The Druidcraft Calendar is an attempt to create a calendar specifically for the timing of rituals by going back to the source material, and to measure time based on direct observation of the cycles of the sun and moon. But nothing is created in isolation, and like any other calendar, it builds on a selected body of existing systems in order to achieve its goal. These influences and inspirations are namely the Druidic\Wiccan wheel of the year, the Metonic cycle, the Aubery holes at Stonehenge and the Celtic Coligny calendar discovered near Coligny in France. A number of other sources have also been considered and the merits of some are discussed in these pages.
Throughout history, the measuring of time and the practice of ritual have been intimately linked. The prevailing theory is that Stonehenge is a giant ritual calendar, where the practice of measuring time was itself a ritual. It is here that the Druidcraft calendar differs from other contemporary pagan calendars. It is not just a list of names and dates, but a ritual act of measuring the cycles of the heavens. It is your own personal Stonehenge.
The Druidcraft calendar is a contemporary calendar for the modern practice of Druidry and Wicca (known together as Druidcraft). It is aimed at deepening one’s understanding of and connection with the cycles of the earth and the solar system. Using this system of pegs and holes the calendar can be used to:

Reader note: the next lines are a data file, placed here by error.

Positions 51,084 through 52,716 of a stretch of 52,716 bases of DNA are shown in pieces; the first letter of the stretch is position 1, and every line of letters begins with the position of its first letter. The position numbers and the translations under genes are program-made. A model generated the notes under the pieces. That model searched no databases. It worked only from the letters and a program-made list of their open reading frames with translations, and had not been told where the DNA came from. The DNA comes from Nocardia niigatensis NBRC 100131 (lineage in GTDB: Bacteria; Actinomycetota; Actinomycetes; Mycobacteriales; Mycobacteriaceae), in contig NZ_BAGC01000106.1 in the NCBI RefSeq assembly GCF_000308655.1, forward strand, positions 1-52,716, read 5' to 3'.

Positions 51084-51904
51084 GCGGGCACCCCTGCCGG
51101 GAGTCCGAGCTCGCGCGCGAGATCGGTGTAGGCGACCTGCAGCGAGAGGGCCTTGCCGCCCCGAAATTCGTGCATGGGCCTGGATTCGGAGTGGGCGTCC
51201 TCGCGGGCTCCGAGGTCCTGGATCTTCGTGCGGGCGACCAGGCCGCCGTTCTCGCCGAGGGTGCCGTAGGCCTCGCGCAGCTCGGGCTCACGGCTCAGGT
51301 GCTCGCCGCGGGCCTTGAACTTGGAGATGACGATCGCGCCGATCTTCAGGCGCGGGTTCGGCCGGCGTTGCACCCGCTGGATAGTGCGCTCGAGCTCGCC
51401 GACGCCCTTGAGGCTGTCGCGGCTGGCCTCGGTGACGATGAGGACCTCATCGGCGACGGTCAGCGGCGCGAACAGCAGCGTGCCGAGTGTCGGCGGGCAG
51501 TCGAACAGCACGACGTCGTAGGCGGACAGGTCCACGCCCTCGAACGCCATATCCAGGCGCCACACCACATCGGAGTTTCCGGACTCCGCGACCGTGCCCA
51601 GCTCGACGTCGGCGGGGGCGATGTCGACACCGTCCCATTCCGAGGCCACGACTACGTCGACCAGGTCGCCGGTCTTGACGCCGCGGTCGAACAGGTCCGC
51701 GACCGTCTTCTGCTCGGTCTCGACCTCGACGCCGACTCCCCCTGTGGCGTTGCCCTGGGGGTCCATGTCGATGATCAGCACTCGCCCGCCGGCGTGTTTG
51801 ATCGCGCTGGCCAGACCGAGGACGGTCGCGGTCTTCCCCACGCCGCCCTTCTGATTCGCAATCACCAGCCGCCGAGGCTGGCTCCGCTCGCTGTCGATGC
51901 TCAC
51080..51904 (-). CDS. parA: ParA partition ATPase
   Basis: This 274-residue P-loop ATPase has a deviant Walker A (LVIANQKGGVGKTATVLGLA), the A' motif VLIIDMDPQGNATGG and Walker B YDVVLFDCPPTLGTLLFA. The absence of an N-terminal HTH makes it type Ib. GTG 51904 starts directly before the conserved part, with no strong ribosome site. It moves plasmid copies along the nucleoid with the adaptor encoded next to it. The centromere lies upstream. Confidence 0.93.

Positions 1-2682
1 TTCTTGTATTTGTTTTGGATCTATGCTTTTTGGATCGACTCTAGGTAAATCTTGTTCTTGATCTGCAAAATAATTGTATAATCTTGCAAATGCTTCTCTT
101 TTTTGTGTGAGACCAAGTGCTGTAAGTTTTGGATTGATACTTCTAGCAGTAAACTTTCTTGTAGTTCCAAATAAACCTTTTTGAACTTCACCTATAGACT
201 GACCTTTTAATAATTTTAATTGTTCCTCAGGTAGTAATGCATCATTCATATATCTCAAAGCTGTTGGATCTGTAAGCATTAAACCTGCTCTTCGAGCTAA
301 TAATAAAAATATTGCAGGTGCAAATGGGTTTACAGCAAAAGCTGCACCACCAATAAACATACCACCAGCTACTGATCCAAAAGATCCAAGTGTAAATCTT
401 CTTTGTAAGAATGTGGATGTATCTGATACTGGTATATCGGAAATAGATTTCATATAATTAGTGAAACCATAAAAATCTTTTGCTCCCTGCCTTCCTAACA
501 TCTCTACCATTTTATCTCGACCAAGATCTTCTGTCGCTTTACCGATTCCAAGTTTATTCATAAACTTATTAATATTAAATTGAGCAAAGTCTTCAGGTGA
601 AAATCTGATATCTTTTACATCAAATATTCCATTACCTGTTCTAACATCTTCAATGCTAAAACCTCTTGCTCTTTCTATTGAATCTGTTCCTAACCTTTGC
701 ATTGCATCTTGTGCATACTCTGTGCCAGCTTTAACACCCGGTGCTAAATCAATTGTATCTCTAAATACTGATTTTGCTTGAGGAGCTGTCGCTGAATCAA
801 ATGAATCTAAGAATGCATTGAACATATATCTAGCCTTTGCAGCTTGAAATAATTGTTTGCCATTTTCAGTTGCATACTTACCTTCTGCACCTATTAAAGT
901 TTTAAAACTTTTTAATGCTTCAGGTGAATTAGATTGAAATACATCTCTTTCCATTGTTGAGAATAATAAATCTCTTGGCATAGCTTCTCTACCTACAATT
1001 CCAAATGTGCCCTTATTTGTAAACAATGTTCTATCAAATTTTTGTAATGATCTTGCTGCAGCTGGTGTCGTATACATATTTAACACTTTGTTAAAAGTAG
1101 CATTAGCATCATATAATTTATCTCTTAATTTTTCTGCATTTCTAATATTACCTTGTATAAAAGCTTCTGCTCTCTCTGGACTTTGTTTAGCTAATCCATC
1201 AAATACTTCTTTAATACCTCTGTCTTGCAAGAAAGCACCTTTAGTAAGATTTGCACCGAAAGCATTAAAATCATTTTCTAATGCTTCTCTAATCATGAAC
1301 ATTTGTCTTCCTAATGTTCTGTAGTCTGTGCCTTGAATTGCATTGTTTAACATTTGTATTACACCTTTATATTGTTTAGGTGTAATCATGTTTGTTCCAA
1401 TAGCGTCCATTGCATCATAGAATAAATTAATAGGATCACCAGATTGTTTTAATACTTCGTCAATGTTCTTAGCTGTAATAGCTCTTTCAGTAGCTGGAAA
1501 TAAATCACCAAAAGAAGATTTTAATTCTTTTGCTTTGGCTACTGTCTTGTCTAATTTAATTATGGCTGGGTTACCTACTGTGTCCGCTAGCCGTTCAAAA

- Count days, months and years
- Keep track of the moon phases (new, waxing, full and waning)
- Predict regular solar events (solstices and equinoxes)
- Predict lunar events (lunar standstills, and blue moons)
- Mark the quarter days or Celtic fire festivals (Imbolic, Beltain, Lughnassa and Samhain)
- Predict solar and lunar eclipses
- Show the current (sidereal) zodiac position of the sun and moon
This calendar gives the modern practitioner of Druidry or Wicca a mechanism by which to time rituals and attune to the seasons and cycles, in a simple observable manual way, without resorting to complex charts, tables and computer applications. And indeed, the very act of moving the pegs can easily become a small daily ritual of attunement, perhaps at dawn and dusk.
Next: The 7 rings